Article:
"The only presence we should have is a counterterrorism presence, not a counterinsurgency presence," the ex-vice president said. "But we have to be in a position where we can make it clear that if need be we could respond to terrorist activities coming out of that region directed toward the United States."

He added that a sizeable presence in the Middle East was not required for that task.

Biden Doubles Down on Police Accountability

Addressing a question about police interactions with the Black community amid national unrest over racial injustice, Biden again pledged to push for further police accountability and more strenuous checks on would-be officers.

"The vast majority of police are decent, honorable people. One of the things I've found is the only people who don't like bad cops more than we don't like them are police officers," the Democratic nominee said. "So we have to have a much more transparent means by which we provide for accountability within police departments."

He added that there had to be "much more rigorous" background checks on Americans seeking to become police officers, as well as greater de-escalation training.

"I'm confident the vast majority of the police are prepared to sit down in the White House... to sit down and lay out what the minimum basic requirements are and what's out of bounds," Biden later said. "Including the need for us to be able to go in and look at pattern and practice of police departments so they're completely transparent."

Scranton v Park Avenue

Speaking about his view of the 2020 campaign, Biden pitched the presidential contest as a battle between the needs of the people in his hometown Scranton and those residing on Park Avenue in New York City.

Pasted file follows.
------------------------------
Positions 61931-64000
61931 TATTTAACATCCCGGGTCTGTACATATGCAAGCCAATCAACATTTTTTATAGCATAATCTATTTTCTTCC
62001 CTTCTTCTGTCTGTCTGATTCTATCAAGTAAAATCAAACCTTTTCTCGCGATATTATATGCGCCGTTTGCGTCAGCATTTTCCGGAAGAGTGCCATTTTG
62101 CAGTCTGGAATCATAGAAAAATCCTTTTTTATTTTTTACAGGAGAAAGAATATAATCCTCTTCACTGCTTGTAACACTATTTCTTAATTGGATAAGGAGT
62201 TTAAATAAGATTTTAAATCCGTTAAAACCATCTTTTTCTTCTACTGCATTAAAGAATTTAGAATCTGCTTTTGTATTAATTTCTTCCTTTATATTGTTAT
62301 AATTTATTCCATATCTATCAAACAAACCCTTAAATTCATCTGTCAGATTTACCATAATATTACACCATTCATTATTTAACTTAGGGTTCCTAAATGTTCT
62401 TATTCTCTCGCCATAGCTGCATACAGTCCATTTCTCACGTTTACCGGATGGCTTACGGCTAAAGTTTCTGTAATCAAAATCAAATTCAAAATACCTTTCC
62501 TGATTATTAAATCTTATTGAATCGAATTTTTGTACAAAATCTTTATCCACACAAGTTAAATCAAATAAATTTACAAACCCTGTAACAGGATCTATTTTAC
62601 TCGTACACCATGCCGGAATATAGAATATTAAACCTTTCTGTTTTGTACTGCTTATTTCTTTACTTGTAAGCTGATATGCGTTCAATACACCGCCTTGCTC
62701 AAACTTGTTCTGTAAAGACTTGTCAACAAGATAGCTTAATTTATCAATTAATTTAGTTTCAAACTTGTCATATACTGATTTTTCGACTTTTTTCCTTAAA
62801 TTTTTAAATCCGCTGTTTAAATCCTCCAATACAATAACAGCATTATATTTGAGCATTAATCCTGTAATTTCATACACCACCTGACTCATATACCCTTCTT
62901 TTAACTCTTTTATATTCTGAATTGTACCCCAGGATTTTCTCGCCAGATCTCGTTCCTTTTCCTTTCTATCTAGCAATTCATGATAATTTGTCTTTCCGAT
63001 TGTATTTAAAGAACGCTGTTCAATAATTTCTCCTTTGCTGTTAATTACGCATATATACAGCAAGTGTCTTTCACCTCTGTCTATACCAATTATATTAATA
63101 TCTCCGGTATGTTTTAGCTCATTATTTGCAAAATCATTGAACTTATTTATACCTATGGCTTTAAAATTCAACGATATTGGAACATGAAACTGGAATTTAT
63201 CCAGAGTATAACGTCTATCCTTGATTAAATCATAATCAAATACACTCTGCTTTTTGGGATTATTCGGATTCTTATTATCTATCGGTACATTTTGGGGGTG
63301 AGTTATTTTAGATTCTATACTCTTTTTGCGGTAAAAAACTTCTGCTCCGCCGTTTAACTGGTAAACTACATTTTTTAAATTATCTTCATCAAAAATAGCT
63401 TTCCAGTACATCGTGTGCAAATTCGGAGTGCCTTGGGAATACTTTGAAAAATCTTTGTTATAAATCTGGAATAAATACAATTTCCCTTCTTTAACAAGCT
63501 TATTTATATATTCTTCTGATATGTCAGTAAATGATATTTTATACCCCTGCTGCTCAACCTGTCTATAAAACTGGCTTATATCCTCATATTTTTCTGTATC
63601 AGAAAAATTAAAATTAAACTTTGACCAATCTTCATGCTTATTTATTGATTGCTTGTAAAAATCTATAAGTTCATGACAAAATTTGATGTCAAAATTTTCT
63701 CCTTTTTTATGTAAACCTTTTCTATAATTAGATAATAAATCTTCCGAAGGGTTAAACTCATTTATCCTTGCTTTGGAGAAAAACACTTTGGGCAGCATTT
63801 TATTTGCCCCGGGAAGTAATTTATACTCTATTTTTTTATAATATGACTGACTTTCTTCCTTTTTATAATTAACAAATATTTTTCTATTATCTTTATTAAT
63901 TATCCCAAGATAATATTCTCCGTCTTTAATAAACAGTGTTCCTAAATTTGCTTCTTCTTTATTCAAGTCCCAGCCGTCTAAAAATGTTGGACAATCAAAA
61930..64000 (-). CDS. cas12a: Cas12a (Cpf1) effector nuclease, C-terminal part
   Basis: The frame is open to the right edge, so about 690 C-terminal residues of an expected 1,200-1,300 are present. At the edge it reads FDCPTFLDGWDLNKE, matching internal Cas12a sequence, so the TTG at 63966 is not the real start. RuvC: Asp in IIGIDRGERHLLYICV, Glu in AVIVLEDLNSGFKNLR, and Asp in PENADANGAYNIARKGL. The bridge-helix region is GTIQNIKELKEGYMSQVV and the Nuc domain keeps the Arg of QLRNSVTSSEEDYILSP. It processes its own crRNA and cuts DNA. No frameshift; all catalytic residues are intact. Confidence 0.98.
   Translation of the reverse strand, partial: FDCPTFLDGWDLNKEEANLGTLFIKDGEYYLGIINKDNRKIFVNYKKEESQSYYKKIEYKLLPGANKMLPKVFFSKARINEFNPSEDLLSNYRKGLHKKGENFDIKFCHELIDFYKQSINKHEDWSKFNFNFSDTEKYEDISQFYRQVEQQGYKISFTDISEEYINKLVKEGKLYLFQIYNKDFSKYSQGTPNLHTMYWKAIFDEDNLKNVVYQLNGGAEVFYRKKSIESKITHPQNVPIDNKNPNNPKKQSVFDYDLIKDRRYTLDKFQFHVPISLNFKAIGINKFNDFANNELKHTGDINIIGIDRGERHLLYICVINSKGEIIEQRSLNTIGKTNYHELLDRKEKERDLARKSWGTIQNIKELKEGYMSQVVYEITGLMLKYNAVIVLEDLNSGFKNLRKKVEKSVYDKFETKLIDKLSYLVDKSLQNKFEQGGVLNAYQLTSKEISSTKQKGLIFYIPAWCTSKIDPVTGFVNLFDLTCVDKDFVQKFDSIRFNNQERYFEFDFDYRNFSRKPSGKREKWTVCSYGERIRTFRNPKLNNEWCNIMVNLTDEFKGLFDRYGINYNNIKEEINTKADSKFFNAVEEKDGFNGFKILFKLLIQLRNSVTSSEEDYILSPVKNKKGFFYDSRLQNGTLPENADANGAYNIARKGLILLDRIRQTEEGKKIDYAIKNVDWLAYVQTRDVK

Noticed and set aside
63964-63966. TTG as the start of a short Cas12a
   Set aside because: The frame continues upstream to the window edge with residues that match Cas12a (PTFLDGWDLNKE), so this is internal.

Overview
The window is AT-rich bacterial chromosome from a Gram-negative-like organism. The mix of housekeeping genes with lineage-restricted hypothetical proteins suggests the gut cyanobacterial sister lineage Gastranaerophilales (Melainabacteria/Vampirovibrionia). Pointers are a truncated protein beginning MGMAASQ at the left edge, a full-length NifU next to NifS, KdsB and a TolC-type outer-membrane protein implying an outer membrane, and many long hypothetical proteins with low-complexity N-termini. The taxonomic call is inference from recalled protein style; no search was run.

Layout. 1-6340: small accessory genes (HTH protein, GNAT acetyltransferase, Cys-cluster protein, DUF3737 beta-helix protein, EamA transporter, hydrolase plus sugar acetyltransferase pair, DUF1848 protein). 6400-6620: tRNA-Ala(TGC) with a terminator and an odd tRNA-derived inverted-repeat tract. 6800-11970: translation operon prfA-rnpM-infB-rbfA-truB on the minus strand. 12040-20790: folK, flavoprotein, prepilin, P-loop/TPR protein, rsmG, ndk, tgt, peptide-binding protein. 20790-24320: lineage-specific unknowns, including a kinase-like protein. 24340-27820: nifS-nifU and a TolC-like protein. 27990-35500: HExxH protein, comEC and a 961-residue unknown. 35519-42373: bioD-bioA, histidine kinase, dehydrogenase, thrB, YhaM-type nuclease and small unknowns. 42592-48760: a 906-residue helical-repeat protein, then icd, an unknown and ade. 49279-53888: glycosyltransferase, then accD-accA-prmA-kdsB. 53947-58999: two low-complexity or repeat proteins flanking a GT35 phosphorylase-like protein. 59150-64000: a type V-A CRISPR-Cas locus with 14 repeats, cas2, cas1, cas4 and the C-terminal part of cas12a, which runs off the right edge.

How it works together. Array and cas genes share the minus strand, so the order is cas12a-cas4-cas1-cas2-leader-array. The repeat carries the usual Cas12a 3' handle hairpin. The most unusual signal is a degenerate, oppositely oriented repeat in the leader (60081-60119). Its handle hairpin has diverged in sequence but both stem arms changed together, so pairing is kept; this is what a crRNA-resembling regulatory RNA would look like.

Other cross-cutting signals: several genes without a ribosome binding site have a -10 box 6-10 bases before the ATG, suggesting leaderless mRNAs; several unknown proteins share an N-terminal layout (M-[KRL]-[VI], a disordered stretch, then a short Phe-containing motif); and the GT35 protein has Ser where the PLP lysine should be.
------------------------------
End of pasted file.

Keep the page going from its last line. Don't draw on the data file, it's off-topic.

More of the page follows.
"The way we were raised up here in this area, awful lot of hard work and people bust their neck. All they ask for is a shot, just a shot," the Democratic candidate said.

"All that Trump can see from Park Avenue is Wall Street. All he thinks about is the stock market, telling we're going to do all right, everybody owns stock. [In] my neighborhood in Scranton, not a whole lot of people own stock."

The new line of attack against President Trump, who owns a large hotel on Park Avenue, was briefed to the media by Biden's team earlier in the day. The Hill reported that the Biden campaign's communications director Kate Bedingfield offered a similar line before the CNN town hall began.

Biden Condemns Barr's 'Outrageous' Slavery Remark

Attorney General William Barr drew a lot of criticism on Thursday after it was reported that he said coronavirus lockdown measures were the "greatest intrusion" on civil liberties in U.S. history, apart from slavery.

Several public figures called his remarks insensitive, with House Majority Whip Jim Clyburn (D-S.C.) saying it was one of the most "tone-deaf" comments he'd ever heard.

Speaking at Hillsdale College on Wednesday night, Barr said: "You know, putting a national lockdown, stay at home orders, is like house arrest. Other than slavery, which was a different kind of restraint, this is the greatest intrusion on civil liberties in American history."

Reacting to Barr's remarks at last night's town hall, Biden said: "What Bill Barr recently said is outrageous, that it's likely slavery, we're taking away freedom. Let me tell you what takes away your freedom. What takes away your freedom is not being able to see your kid, not going to the football game or baseball game, not being able to see your mom or dad sick in the hospital."

He then blamed the Trump administration's failure to take earlier action on the COVID-19 pandemic for the need to roll out such restrictions.

Six Standout Moments From Biden's CNN Town Hall | U.S.